Let’s face it, resource schedulers are not a sexy topic. They are necessary, but often a complicated affair that tend to frustrate users and keep system administrators busy. The most common complaint is of course, “Why won’t my job run?” The answer often lies in some scheduling policy, or a full queue, or in the extremely rare case that a users program is causing the problem, cough, cough.
If you don’t know what a resource schedule is, then the next several paragraphs are for you. Those advanced students can skip ahead or look for flaws in the following description. The name says is it all, you have multiple resources and you have work that needs to be scheduled on these resources in an optimal way. Some common resource schedules are Sun Grid Engine, Torque/Maui, Moab, PBS, Platform and Platform Lava. A cluster is good example of the need for a scheduler. In a cluster you may have 128 nodes, each with eight cores. Most of the user programs need 1-16 cores at a time, but some need 256. The questions is, Given a list of jobs, what is the best way to schedule them on you cluster so that the cluster is utilized in an optimum fashion?
Users often interact with the resource scheduler by submitting a “job” (usually a script) to the scheduling queue using a command like qsub (queue submit). After the job is submitted, the user then can monitor their job using something like qstat (queue status) that prints out a pile of confusing information, none of which answer the question “Why won’t my job run?” (Of course there are options to provide this information, but it always seems easier to fire off an email to the system administrator.)
To make the scheduling problem a little more intractable, in some cases we don’t know how long the applications will take to run and there may be many other resources that applications need (e.g. memory size, storage, processor type). Thus, the job of the resource scheduler is not easy, but very important to improve cluster utilization. Indeed, the advent of multi-core has made kernel-level scheduling more important (and difficult) than in the past. At the kernel level, a kernel must schedule and move tasks from core to core based on load and cache locality. Interestingly, the ability of a high level resource scheduler to reach down into the CPUs and control core placement and affinity is needed for best performance.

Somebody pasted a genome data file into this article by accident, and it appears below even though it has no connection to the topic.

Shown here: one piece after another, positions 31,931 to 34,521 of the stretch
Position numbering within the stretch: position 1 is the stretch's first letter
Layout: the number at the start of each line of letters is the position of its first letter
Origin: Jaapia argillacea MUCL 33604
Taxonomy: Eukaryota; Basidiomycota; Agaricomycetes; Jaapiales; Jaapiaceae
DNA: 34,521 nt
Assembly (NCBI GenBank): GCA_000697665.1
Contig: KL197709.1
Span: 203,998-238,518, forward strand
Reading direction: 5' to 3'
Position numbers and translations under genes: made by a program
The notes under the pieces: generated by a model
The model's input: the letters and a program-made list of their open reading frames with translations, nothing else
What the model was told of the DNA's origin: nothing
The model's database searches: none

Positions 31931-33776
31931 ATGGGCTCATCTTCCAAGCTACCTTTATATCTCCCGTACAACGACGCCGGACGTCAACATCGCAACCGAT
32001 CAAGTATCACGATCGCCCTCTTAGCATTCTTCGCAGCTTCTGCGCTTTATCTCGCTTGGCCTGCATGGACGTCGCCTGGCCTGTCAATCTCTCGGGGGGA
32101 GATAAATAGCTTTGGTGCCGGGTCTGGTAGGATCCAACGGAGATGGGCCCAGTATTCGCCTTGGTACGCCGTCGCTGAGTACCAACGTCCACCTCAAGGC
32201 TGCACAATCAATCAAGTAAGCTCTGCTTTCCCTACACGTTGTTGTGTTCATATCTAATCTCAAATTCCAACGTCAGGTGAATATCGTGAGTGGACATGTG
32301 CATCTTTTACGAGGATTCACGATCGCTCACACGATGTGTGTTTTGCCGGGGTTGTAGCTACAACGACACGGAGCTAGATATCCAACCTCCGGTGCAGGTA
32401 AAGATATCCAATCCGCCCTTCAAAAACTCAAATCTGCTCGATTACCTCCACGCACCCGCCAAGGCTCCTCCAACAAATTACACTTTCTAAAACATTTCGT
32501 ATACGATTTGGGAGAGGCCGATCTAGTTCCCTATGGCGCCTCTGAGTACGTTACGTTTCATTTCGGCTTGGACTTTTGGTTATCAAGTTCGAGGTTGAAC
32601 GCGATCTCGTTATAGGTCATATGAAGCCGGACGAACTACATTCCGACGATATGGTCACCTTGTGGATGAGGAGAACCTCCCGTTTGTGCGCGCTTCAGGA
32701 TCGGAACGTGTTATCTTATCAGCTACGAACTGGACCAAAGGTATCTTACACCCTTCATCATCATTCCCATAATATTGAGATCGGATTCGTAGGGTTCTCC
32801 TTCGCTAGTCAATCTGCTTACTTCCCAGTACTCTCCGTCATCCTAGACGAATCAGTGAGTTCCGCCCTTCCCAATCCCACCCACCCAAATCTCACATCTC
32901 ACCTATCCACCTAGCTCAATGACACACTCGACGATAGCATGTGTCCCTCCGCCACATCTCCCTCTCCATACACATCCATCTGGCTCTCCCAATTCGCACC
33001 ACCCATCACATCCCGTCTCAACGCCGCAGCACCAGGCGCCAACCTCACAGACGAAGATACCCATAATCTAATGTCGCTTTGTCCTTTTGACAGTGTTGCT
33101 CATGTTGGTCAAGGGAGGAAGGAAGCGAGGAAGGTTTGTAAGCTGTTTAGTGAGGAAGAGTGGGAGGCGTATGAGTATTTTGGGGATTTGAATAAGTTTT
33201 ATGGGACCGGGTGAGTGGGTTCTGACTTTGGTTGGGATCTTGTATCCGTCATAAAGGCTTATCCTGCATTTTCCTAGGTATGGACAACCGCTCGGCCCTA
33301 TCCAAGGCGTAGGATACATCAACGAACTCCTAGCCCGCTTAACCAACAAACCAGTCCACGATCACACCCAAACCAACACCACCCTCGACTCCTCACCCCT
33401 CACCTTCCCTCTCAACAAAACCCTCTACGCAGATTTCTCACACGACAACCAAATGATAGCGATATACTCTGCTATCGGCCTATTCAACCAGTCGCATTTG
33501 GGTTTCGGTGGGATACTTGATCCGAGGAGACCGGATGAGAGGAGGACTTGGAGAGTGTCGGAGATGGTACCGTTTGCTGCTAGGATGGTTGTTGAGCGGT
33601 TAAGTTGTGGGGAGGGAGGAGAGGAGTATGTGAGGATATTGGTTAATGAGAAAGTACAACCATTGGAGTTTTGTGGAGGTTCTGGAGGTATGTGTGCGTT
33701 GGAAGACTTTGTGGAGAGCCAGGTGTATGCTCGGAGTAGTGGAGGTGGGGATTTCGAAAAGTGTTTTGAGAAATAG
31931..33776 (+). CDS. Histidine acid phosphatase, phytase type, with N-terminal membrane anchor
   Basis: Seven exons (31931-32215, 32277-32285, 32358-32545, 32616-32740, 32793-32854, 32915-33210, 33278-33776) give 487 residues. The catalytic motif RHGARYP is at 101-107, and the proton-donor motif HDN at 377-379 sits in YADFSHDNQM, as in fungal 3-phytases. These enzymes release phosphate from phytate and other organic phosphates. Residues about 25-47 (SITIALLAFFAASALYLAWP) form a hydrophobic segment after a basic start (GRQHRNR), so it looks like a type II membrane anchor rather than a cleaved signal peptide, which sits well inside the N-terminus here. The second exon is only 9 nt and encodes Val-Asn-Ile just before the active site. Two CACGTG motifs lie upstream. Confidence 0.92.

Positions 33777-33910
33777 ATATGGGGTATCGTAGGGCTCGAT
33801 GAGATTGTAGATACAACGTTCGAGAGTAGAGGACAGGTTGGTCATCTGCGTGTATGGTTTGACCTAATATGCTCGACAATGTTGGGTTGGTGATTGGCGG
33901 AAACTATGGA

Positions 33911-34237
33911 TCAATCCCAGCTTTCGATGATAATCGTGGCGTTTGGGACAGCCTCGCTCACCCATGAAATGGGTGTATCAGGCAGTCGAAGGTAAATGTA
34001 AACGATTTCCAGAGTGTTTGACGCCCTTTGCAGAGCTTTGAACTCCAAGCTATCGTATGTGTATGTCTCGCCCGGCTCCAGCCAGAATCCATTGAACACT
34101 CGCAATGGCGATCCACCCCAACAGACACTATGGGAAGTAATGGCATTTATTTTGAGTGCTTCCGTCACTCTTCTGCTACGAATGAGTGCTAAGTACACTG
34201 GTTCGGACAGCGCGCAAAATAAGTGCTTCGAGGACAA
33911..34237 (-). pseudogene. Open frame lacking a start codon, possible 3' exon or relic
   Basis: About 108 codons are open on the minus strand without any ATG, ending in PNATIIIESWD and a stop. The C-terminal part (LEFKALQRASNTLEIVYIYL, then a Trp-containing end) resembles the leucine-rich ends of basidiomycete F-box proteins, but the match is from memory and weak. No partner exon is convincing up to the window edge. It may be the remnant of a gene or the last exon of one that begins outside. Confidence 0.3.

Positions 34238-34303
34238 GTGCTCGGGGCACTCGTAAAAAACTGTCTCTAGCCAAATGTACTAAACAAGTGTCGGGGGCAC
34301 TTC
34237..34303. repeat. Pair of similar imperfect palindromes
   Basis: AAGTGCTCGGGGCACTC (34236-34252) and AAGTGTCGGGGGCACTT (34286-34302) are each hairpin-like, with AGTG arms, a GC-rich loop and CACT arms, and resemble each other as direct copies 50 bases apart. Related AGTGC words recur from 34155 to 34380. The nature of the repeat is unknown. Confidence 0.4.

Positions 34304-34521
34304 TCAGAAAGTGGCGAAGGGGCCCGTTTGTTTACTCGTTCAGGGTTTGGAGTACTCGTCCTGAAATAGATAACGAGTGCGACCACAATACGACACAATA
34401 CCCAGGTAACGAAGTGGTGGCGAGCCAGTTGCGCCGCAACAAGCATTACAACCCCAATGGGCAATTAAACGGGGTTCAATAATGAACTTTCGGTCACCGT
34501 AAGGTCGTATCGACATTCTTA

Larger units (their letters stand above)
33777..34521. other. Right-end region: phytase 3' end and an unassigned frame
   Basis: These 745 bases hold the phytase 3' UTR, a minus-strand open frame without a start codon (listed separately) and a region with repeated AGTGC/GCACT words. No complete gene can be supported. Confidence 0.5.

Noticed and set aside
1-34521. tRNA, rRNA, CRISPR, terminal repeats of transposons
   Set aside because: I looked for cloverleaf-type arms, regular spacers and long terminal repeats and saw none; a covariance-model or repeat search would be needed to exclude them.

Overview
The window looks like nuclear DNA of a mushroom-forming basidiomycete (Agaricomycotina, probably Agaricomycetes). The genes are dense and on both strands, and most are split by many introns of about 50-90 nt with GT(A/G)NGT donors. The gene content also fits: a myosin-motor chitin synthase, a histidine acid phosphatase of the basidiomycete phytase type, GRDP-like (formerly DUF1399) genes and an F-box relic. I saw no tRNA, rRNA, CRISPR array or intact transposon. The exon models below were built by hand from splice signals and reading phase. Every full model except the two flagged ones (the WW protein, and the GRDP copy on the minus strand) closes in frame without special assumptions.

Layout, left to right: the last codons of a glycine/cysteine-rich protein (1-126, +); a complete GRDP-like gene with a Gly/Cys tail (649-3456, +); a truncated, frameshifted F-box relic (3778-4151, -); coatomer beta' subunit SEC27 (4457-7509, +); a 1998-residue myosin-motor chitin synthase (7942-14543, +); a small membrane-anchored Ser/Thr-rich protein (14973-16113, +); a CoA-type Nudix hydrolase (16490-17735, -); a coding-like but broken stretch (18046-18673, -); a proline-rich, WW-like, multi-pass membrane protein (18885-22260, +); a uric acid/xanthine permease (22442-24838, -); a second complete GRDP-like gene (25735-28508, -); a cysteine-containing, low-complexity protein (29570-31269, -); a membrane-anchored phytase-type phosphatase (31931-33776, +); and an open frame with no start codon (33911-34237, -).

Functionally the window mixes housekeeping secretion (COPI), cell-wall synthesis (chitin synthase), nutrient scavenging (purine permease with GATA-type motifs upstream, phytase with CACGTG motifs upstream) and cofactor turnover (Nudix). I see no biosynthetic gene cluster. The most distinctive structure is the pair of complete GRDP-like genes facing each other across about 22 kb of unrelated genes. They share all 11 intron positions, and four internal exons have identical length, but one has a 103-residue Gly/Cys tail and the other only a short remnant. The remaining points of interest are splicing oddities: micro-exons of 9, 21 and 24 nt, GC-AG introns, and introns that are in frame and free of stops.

I’ll stop there with the boring resources scheduler lecture and tell you why resource schedulers are going to become the new “cool tool” in HPC and beyond. It is not because of a new GUI or some other arcane feature. The real reason is Cloud computing. Yes, remember Cloud computing. You probably have not heard that word for 5-10 minutes. Let me first state, that there are, in my opinion, some issues with cloud computing, but “the cloud” does not seem like it is going anywhere soon. Indeed, resource schedulers may just put Cloud on the map as it were.
Specifically, the new version or SGE (Sun Grid Engine) allows integration with Clouds such as Amazon EC2. Jobs can be submitted and SGE will manage the connection. To use EC2, the user needs to compose AMI images for their application and register them with SGE. In addition, they also need to provide SGE with EC2 account information. Once that is done, users can queue up work and “cloud burst” out to EC2.
Another new feature is the integration with Hadoop. If you don’t know what Hadoop is, just google “map reduce.” (Nothing like demonstrating a technology while learning about it.) While setting up Hadoop cluster is not a small task, it is a powerful search paradigm that does not depend on a database. Typically, a map-reduce query is launched across multiple servers each with a different data set on its local hard drive. SGE has been enhanced to allow direct submission of Hadoop jobs. It also understands the HDFS (Hadoop File System) and can send work based on data locality. There are some other new features in this new SGE version including, Topology-aware Scheduling, Slot-wise Subordination, User-controlled Array Task Throttling, and some others, but probably boring for many people.
HPC in the Cloud is a mixed bag at this point. Unless you use a specially designed HPC Cloud like Penguin Computing POD service, the I/O resources critical to HPC performance can be quite variable. This may be changing, however, as individual servers contain more cores. In a recent column I mention that IDC has reported that 57% of all HPC applications/users surveyed use 32 processors (cores) or less. These numbers are confirmed by a poll from ClusterMoney.net where 55% of those surveyed used 32 or less cores for their applications. When the clouds start forming around 48-core servers using the imminent Magny Cours processor from AMD many applications may fit on one server and thus eliminate the variability of server-to-server communication.
HPC may start to take a very different form as dense multi-core servers enter the Cloud. A user may sit at her desk submitting jobs to their own SGE desktop. The resource scheduler will then reach out to local resources or Cloud resources that can run virtualized or bare metal versions of her applications. The resource scheduler may become as valuable to the HPC desktop as the browser or word processor. Sounds like Grid, only easier.
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